Report Sheds Light On The Pattern Of Over-Policing That Led Cops To Pull Over Daunte Wright
The criminal legal system “relies heavily on collecting money from the very people targeted by the system,” in the process incentivizing police to punish as many people as possible, the authors of the ACLU report write.
When Brooklyn Center, Minnesota, police killed 20-year-old Daunte Wright during a traffic stop on April 11, his name joined a growing list of Black drivers killed after being pulled over for an infraction that constituted no threat to public safety.
In Wright’s case, he was pulled over for driving a car with an expired registration—an issue many drivers experienced as Minnesota’s motor vehicle department adjusted to limited services during the COVID-19 pandemic—and for an air freshener dangling from his rear-view mirror, which is illegal in Minnesota.
According to a report from the ACLU released today, Wright’s experience is more than just common; the policing of minor infractions, including nonpayment of fines or fees, is considered a significant source of revenue for local governments. The criminal legal system, the authors write, “relies heavily on collecting money from the very people targeted by the system,” in the process incentivizing police to punish as many people as possible. For the victims of such police activity, however, the fines and fees extracted from these kinds of stops themselves can create an unmanageable burden, and the failure to pay often results in a cycle of increased fees or warrants.
“You see it over and over again. Governments are strapped for cash, the first thing they do is create either new categories of fines and fees, or increase the dollar amounts attached to existing fines and fees,” said Emily Dindial, advocacy and policy counsel at the ACLU and co-author of the report. For example, the report refers to a study by the Department of Justice in 2015, which found that 23 percent of Ferguson, Missouri’s total municipal revenue came from fines and fees. The Florida Clerk of Courts Operations Corporations estimated that at least $20.8 million of its revenue came from the payment of license suspension debt. “The creation of all these offenses … create these regulations that have to be enforced; they make it so everyone is constantly breaking the law or out of regulation. They generate revenue by over-policing,” Dindial said.
According to the report, not being able to pay a fine frequently sets off a snowball effect of mounting fees that can end in thousands of dollars of debt or the suspension of a driver’s license. Many people are forced to choose between driving anyway (thereby committing a new crime) or trying to get by without a car. For instance, the authors of the report found that each year, over 100,000 Coloradans lose their licenses because of unpaid traffic debt or failure to appear in court. In 2019, Florida issued 1.2 million license suspension notices, 70 percent of which stemmed from the failure to pay fines and fees. “The system itself is self-defeating,” said Emily Greytak, the ACLU’s director of research and co-author of the report. “Most people use their cars as part of their work, or to drive to work—a suspended license takes away their livelihood, yet that’s what they need to pay the fees.”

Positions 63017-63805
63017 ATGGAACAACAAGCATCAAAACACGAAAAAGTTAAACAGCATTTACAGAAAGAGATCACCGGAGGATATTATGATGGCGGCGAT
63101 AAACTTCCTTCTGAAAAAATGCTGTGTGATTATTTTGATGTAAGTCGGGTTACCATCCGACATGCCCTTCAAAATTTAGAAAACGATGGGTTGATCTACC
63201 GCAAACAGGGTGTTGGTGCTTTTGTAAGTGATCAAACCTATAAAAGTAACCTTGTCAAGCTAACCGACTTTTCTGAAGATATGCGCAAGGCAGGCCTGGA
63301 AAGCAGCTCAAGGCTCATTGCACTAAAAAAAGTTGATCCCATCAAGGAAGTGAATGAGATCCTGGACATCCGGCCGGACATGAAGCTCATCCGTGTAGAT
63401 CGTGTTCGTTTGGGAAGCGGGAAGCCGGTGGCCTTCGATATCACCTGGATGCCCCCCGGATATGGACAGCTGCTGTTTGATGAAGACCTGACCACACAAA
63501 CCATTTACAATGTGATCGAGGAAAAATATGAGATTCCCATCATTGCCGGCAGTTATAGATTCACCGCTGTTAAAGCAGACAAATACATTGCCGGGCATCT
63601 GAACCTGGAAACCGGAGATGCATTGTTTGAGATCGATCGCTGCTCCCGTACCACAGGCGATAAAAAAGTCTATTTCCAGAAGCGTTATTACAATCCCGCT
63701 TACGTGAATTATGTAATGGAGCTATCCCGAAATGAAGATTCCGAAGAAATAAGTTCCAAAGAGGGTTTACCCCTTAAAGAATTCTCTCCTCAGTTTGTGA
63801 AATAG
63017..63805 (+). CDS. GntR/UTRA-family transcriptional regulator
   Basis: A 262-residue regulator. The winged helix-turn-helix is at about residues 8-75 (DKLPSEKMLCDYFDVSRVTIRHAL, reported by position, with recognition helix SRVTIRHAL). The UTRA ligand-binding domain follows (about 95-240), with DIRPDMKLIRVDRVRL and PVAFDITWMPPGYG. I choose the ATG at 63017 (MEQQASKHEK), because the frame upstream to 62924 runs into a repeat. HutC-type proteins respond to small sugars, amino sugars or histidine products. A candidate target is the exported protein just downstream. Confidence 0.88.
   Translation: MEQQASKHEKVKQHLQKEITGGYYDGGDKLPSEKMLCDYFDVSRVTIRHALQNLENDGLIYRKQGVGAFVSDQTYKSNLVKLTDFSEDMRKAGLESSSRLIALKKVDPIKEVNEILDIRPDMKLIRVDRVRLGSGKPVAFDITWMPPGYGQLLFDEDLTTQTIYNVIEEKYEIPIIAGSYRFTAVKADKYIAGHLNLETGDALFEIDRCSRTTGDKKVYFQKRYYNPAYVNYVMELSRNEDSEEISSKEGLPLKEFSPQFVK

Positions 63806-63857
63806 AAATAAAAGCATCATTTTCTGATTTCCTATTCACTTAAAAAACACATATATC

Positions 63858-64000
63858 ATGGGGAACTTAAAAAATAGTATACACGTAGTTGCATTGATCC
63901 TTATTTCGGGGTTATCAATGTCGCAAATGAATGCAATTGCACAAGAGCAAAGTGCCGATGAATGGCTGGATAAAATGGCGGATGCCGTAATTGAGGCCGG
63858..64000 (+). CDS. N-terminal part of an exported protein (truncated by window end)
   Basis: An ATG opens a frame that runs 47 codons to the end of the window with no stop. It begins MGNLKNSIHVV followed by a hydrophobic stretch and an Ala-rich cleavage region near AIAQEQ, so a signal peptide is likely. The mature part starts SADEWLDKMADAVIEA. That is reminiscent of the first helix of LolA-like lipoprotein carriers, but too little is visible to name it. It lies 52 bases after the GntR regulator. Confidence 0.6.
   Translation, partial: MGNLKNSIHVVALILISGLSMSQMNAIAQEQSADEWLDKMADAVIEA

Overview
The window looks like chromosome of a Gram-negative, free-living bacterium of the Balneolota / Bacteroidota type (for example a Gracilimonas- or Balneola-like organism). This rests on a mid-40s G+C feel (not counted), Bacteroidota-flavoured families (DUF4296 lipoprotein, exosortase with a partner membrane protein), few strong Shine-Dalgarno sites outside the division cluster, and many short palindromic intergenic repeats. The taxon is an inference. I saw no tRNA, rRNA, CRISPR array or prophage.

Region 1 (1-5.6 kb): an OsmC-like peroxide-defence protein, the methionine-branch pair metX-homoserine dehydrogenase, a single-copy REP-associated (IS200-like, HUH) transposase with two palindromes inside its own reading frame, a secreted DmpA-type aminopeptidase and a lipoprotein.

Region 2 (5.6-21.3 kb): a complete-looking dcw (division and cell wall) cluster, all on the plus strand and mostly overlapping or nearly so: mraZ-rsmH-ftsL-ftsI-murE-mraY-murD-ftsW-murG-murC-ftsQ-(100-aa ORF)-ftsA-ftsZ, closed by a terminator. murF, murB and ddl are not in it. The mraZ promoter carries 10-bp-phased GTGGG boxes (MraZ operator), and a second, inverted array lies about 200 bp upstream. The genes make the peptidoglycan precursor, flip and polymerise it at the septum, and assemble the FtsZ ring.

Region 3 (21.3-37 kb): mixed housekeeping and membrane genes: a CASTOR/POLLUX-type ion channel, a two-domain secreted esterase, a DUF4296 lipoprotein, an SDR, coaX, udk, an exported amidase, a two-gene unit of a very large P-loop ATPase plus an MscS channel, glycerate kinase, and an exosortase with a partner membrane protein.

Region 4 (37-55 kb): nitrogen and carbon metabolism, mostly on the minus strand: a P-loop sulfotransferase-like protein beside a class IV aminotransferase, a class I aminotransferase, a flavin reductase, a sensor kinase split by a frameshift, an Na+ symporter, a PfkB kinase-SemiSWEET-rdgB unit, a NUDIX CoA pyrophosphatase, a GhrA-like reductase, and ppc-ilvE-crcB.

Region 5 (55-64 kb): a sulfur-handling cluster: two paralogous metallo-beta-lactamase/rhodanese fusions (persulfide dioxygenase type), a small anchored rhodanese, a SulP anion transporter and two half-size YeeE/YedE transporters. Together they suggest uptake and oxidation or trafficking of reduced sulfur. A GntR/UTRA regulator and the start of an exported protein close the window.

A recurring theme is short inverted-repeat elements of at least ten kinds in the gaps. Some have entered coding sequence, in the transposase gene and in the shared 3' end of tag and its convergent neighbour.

In one case cited in the report, Dario, from Colorado, was pulled over for driving with windows that were tinted too darkly, fined $75, then given a $150 ticket for driving without a registration. But with 13 additional fees, Dario ultimately owed $1,032. “The ability to pay competes with the cost of rent and cost of food and daily expenses,” Dario told the researchers. “So it’s like, either pay the traffic fines, or pay for food.”
According to Greytak, the interviewees were well aware that not having money was the actual crime. “At least 11 million people are not allowed to drive simply because they cannot afford to pay fines and fees, while people who can afford to pay are spared,” the report reads. “The brunt of these policies falls disproportionately on people of color, contributing to existing racial disparities in the criminal legal system.”
Daunte Wright had a warrant out for his arrest because he did not show up for a court appearance for two misdemeanors, which were not related to driving. Skipping court appearances is common for people who are unable to pay fines and fees. For anyone with a warrant hanging over them despite committing no dangerous or serious crimes, minor infractions often become dangerous and sometimes deadly.
In 2016, according to the report, 95 percent of all arrest warrants issued in Texas were for unpaid fines and fees, sending more than 640,000 people to jail. In 2020, the report reads, one out of every seven adults in New Orleans had open warrants; the city vacated about 55,000 warrants that year, most of which were issued for nonpayment or failure to appear in court for a fine-only offense. Thirty-six percent of those with warrants were Black. And last year, the Las Vegas Justice Court in Clark County, Nevada, reported 270,000 open warrants for unpaid traffic tickets and failure to appear in court to resolve those tickets.
According to Dindial and Greytak, these policies do not improve public safety. Moreover, the report questioned if such policies, after accounting for the costs of enforcement and collection, generate that much revenue. “It makes no logical sense if you’re talking about public safety; it makes no logical sense if you’re talking about fiscal concerns,” Dindial said. “So ‘Why are they doing it?’ is a natural next question.”